for each of the plurality of particles, calculate a time-derivative value of a momentum at the target time based on the first accumulative value and the second accumulative value corresponding to an end node of a corresponding directed edge, the first accumulative value and the second accumulative value corresponding to a start node of a corresponding directed edge, a weight value allocated to a corresponding directed edge, a position at the target time, and a position at the target time of a particle corresponding to a directed edge in an opposite direction to a corresponding directed edge; and calculate a momentum at the target time by adding a momentum at the preceding time to a value obtained by multiplying a time-derivative value of a momentum at the target time by the unit time.

8. The device according to claim 7, wherein

the hardware processor is configured to, for each unit time,
for each of the plurality of particles, add time-dependent parameters to a time-derivative value of a momentum at the target time, and
the time-dependent parameters change for each unit time such that a time-derivative value of a momentum at the initial time is 0 and at least a part of the time-dependent parameters is 0 at the end time.

9. The device according to claim 7, wherein d  y i, j d  t = - [ M C  w i, j + M P  ( 2  XR i + 2  XC j - XC i - XR j + x j, i - 2  x i, j ) ] ( 1 )

when the directed graph includes N nodes (N is an integer equal to or greater than 2) and a cycle is searched for as the optimal path, the hardware processor is configured to calculate, for each of the plurality of particles, a time-derivative value of a momentum at the target time by Equation (1),
where
i denotes an index of a node and is an integer equal to or greater than 1 and equal to or smaller than N,
j denotes an index of a node and is an integer equal to or greater than 1 and equal to or smaller than N, except i,
wi,j denotes a weight value allocated to a directed edge outgoing from an ith node and incoming to a jth node,
xi,j denotes a position of a particle corresponding to a directed edge outgoing from the ith node and incoming to the jth node,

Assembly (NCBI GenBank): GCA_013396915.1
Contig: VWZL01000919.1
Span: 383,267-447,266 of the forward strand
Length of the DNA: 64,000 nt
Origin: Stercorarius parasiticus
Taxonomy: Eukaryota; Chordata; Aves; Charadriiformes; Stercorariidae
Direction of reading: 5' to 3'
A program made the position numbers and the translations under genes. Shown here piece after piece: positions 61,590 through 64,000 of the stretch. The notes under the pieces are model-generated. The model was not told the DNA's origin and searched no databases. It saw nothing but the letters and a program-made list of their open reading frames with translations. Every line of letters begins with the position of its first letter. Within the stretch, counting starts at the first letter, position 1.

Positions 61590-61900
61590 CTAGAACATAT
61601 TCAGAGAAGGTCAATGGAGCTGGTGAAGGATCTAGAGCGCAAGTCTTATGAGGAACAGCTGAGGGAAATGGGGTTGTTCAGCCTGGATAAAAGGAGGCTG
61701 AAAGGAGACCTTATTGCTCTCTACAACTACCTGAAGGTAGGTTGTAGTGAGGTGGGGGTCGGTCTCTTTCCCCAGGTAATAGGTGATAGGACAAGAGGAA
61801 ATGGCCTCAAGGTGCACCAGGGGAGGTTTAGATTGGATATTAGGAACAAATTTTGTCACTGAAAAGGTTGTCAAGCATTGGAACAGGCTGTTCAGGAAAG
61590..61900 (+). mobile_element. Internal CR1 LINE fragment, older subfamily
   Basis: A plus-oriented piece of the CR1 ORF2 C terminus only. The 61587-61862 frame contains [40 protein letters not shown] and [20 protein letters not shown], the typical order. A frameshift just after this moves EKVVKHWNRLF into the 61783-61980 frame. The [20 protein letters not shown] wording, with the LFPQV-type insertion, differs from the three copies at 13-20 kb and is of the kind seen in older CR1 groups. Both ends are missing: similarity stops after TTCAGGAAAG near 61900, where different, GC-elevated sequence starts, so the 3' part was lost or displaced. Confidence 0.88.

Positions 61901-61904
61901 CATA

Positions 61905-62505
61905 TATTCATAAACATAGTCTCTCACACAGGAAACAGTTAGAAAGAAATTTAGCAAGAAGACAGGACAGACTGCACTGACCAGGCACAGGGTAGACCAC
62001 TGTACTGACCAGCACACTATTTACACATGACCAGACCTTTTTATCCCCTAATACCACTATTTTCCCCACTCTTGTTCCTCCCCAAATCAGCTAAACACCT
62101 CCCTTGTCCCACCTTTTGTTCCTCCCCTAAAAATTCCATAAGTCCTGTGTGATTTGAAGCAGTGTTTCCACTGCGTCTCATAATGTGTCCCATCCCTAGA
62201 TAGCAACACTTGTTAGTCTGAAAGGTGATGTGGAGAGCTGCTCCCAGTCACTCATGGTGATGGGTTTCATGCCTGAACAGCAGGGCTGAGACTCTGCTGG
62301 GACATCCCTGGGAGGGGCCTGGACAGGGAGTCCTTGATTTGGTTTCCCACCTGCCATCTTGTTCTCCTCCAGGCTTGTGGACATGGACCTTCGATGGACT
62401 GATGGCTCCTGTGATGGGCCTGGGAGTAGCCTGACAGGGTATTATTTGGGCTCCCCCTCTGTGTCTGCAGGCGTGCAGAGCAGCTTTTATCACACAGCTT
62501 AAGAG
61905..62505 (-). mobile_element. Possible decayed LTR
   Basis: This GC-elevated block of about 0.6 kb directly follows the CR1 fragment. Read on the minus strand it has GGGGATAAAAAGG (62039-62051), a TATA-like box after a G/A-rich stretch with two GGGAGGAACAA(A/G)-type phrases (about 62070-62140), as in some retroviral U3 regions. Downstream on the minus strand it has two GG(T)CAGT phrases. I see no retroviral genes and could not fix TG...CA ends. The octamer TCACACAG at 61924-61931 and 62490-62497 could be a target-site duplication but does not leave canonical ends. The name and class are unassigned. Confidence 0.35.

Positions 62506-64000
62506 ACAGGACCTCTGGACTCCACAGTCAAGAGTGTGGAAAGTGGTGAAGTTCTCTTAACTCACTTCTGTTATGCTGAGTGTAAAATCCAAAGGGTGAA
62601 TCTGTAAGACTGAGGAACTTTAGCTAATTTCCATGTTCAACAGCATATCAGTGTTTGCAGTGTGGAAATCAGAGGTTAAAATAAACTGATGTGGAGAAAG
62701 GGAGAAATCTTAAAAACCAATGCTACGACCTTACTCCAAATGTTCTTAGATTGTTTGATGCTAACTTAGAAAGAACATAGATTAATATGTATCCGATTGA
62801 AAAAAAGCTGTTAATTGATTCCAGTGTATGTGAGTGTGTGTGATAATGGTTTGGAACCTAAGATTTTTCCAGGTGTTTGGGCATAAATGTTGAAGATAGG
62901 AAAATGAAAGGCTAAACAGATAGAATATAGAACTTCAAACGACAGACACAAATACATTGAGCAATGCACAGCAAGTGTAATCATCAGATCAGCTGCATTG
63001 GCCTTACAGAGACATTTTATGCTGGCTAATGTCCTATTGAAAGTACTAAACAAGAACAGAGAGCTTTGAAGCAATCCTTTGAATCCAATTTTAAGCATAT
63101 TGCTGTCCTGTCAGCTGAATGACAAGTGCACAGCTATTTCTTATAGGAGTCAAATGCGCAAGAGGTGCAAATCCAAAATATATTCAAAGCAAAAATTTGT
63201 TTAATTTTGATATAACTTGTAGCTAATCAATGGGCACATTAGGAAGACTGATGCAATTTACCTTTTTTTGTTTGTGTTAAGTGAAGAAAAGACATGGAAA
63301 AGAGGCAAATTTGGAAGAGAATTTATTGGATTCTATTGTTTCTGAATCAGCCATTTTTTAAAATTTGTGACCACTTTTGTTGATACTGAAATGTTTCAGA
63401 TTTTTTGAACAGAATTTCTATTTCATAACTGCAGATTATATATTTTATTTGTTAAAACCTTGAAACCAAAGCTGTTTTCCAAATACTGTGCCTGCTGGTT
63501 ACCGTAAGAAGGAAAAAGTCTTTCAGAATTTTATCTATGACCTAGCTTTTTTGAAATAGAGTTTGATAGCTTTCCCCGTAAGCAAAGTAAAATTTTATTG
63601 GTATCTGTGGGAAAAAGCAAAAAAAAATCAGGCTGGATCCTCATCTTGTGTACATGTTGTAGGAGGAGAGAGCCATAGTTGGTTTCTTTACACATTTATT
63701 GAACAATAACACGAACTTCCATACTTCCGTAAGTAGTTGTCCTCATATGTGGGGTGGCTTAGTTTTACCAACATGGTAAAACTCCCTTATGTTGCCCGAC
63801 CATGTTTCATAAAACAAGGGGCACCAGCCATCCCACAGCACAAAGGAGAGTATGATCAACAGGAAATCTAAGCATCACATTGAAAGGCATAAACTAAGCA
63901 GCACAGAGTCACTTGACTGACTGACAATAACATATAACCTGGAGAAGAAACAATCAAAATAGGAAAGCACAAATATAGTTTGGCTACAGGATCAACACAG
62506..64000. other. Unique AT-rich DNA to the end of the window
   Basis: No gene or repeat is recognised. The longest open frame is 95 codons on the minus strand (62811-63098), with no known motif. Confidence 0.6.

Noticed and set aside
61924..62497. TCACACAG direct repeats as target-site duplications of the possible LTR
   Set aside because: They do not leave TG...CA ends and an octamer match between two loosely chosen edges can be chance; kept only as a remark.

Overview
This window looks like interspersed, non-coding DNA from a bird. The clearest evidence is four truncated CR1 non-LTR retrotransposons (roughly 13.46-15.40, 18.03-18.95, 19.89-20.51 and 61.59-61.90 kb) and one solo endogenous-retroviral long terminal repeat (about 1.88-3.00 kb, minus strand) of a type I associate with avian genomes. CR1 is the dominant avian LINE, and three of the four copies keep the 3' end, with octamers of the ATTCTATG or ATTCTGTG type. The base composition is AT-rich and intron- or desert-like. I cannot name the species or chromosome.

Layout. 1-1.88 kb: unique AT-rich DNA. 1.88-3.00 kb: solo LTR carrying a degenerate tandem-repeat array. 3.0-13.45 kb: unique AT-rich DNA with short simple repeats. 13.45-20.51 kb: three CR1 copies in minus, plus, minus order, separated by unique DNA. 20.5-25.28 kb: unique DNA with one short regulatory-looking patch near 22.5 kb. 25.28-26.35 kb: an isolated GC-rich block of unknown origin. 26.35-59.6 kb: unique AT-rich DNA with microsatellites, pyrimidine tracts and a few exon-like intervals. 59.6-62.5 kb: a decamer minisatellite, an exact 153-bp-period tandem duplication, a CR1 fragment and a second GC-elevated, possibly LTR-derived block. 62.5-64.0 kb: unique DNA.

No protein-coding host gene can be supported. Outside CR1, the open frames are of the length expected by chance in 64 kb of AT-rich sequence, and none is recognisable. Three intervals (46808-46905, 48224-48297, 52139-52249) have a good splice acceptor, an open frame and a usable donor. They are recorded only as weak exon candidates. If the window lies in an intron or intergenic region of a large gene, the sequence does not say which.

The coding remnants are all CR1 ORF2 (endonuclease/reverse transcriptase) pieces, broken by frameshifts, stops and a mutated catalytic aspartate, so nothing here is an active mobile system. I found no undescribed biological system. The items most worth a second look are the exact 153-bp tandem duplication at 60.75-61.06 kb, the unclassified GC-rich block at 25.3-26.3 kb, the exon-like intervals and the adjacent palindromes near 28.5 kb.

xj,i denotes a position of a particle corresponding to a directed edge outgoing from the jth node and incoming to the ith node,
yi,j denotes a momentum of a particle corresponding to a directed edge outgoing from the ith node and incoming to the jth node,
XRi denotes the first accumulative value for the ith node,
XCi denotes the second accumulative value for the ith node,
XRj denotes the first accumulative value for the jth node,
XCj denotes the second accumulative value for the jth node, and
MC and MP denote any constants.

10. The device according to claim 7, wherein  d  y s, l d  t = - [ M C  w s, l + 2  M P  ( XR s - 1 ) ] ( 2 )  d  y k, v d  t = - [ M C  w k, ν + 2  M P  ( XC v - 1 ) ] ( 3 ) d  y k, l d  t = - [ M C  w k, l + M P  ( 2  XR k + 2  XC l - XC k - XR l + x l, k - 2  x k, l ) ] ( 4 )

when the directed graph includes N nodes (where N is an integer equal to or greater than 2), and a specified path start node to a specified path end node are searched for as the optimal path, the hardware processor is configured to calculate, for each of the plurality of particles, a time-derivative value of a momentum at the target time by Equation (2), Equation (3), and Equation (4),
where
s denotes an index of the path start node and is an integer specified from 1 or greater to N or less,
v denotes an index of the path end node and is an integers specified from 1 or greater to N or less, except s,
k denotes an index of a node and is an integer equal to or greater 1 and equal to or smaller than N, except s and v,
l denotes an index of a node and is an integer equal to or greater than 1 and equal to or smaller than N, except s, v, and k,
ws,l denotes a weight value allocated to a directed edge outgoing from the path start node and incoming to an lth node,
wk,v denotes a weight value allocated to a directed edge outgoing from a kth node and incoming to the path end node,
wk,l denotes a weight value allocated to a directed edge outgoing from the kth node and incoming to the lth node,
xk,l denotes a position of a particle corresponding to a directed edge outgoing from the kth node and incoming to the lth node,
xl,k denotes a position of a particle corresponding to a directed edge outgoing from the lth node and incoming to the kth node,
yk,l denotes a momentum of a particle corresponding to a directed edge outgoing from the kth node and incoming to the lth node,
XRs denotes the first accumulative value for the path start node,
XCv denotes the second accumulative value for the path end node,
XRk denotes the first accumulative value for the kth node,
XCk denotes the second accumulative value for the kth node,
XRl denotes the first accumulative value for the lth node,
XCl denotes the second accumulative value for the lth node, and
MC and MP denote any constants.

11. The device according to claim 10, wherein

the hardware processor is configured to fix xs,v, xv,s, xk,s, and xv,l to a predetermined value,
xs,v denotes a position of a particle corresponding to a directed edge outgoing from the start node and incoming to the path end node,
xv,s denotes a position of a particle corresponding to a directed edge outgoing from the end node and incoming to the path start node,
xk,s denotes a position of a particle corresponding to a directed edge outgoing from the kth node and incoming to the path start node, and
xv,l denotes a position of a particle corresponding to a directed edge outgoing from the path end node and incoming to the lth node.

12. A search method of searching for, by an information processing device, an optimal path in a directed graph with weight values allocated to a plurality of directed edges, the method comprising: